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Thursday, December 1, 2011


CATCHING THE BREAKS--The heroes of the Battle of Gettysburg were the ordinary soldiers that stood or advanced in the face of withering fire. There are not enough words to praise what they did. Abraham Lincoln first realized there was no way to thank all those heroes. Instead, in a masterpiece of understatement, he wrote a short epitaph for them called the Gettysburg Address.

According to Battlefield Guide Gar Phillips, latter day visitors to Gettysburg often bypass the monuments pictured here. The men outlined here have been overshadowed by the passage of time, but what they accomplished 148 years ago, impacted not only the direction of three days battle, but also the outcome of the war.

Selecting the Battlefield-- A Union cavalry unit led by General John Buford was the first to reach Gettysburg, Pennsylvania on June 30, 1863. Military strategy has long held holding the higher ground will contribute to winning most battles. It was Buford, who saw the enemy first. Buford found the high ground and relayed its location to the arriving Union Army. For the bulk of July 1, his outnumbered horse soldiers dismounted and fought off superior forces of the surprised Rebel Army. Those brave Union cavalrymen were able to prevent the Confederates from ever taking the higher ground at Gettysburg.

Split Second Courage--A common ploy of Mid-18th century infantries was to attack on a diagonal (called en echelon) hoping to cause a defensive over reaction to the initial attack thus creating a gap elsewhere down the line. On the second day of battle, such a rebel attack had succeeded.

In the heat of battle, federal General Winfield Scott Hancock, noticed to his dismay a gaping hole in the Union defenses. Astride his horse, he desperately looked for reinforcements. Nearby was a federal regiment (260 men) called the 1st Minnesota, who Hancock immediately ordered to “charge those lines…” The ensuing bayonet charge slashed through the Rebel first and second lines and stopped the Rebel advance for precious few minutes. That small window of time was enough for Union reinforcements to come to the aid of the Minnesotans. Had the 1st Minnesota not paid the ultimate price, the rebels would have certainly breeched the Union lines tearing federal defenses in two and most likely ended the Union effort at Gettysburg right then and there. Of the 262 Minnesotans, who made that infantry charge, Rebel bullets felled 215, leaving only 47 unharmed.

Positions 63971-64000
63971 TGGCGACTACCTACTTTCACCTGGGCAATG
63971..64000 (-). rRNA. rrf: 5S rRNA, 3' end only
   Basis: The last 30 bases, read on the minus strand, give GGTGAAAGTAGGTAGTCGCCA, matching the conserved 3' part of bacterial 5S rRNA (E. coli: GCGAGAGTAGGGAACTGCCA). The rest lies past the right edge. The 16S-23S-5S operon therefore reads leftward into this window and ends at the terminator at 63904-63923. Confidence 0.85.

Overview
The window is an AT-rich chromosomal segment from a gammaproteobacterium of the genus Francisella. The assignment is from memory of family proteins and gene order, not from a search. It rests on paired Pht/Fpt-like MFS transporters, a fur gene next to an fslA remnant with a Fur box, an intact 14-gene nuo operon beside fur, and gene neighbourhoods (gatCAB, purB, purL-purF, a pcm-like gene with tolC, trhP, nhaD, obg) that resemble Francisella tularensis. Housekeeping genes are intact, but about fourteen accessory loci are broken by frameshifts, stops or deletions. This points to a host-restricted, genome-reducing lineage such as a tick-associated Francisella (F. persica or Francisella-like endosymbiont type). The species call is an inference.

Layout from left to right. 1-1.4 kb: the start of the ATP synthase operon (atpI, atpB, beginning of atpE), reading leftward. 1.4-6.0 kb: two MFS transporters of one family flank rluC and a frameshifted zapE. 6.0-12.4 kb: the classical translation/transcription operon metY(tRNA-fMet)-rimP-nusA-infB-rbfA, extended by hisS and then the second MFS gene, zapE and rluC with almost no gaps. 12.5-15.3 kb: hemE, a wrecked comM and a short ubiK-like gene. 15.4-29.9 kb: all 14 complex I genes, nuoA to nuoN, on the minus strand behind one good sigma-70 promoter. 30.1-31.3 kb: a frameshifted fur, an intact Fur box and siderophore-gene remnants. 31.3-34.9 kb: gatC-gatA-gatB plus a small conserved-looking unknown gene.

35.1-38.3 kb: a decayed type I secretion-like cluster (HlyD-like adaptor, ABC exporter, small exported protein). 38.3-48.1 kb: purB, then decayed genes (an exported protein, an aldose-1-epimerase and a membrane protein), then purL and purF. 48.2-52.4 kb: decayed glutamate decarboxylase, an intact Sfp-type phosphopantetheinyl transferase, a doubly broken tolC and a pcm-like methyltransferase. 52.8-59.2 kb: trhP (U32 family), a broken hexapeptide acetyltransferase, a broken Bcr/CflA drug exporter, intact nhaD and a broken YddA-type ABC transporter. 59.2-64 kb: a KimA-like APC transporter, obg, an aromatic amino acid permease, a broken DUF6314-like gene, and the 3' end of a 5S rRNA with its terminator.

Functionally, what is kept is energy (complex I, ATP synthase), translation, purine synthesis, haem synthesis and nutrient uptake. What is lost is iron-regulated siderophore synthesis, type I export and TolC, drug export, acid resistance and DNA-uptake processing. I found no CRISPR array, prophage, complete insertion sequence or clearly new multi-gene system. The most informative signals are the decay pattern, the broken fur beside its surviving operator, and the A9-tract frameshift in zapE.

By the way, you’re in charge—Three days before the largest land battle to ever be fought on American soil, President Lincoln fired his top general and replaced him with General George G. Meade. Fortunately, for Lincoln, Meade was able to find and intercept Rebel forces outside of Gettysburg. He arrived in time to take advantage of superior battle field positioning. His leadership in allowing his officers the utmost flexibility to make decisions on their own, proved to be the difference between victory and defeat. While, the rebel generals were good commanders, they faced not only a stronger enemy but had to cope with an unwieldy chain of command.

Lincoln and the Yankee media chastised Meade for allowing the rebel army to escape back to the South. That wound of pride that festered until Meade died nine years later. Remember, Meade was only three days in command before the battle started.

Also, it was the first major victory that the Union had won to date. And, the next day, a major rainstorm turned all roads to mud. He rested his men to fight another day. Meade deserves better from history.

Images: Wikipedia. Clockwise from top: Gen. George Meade monument; 1st Minnesota and Gen John Buford.

Gettysburg Blog Week Ends Tomorrow

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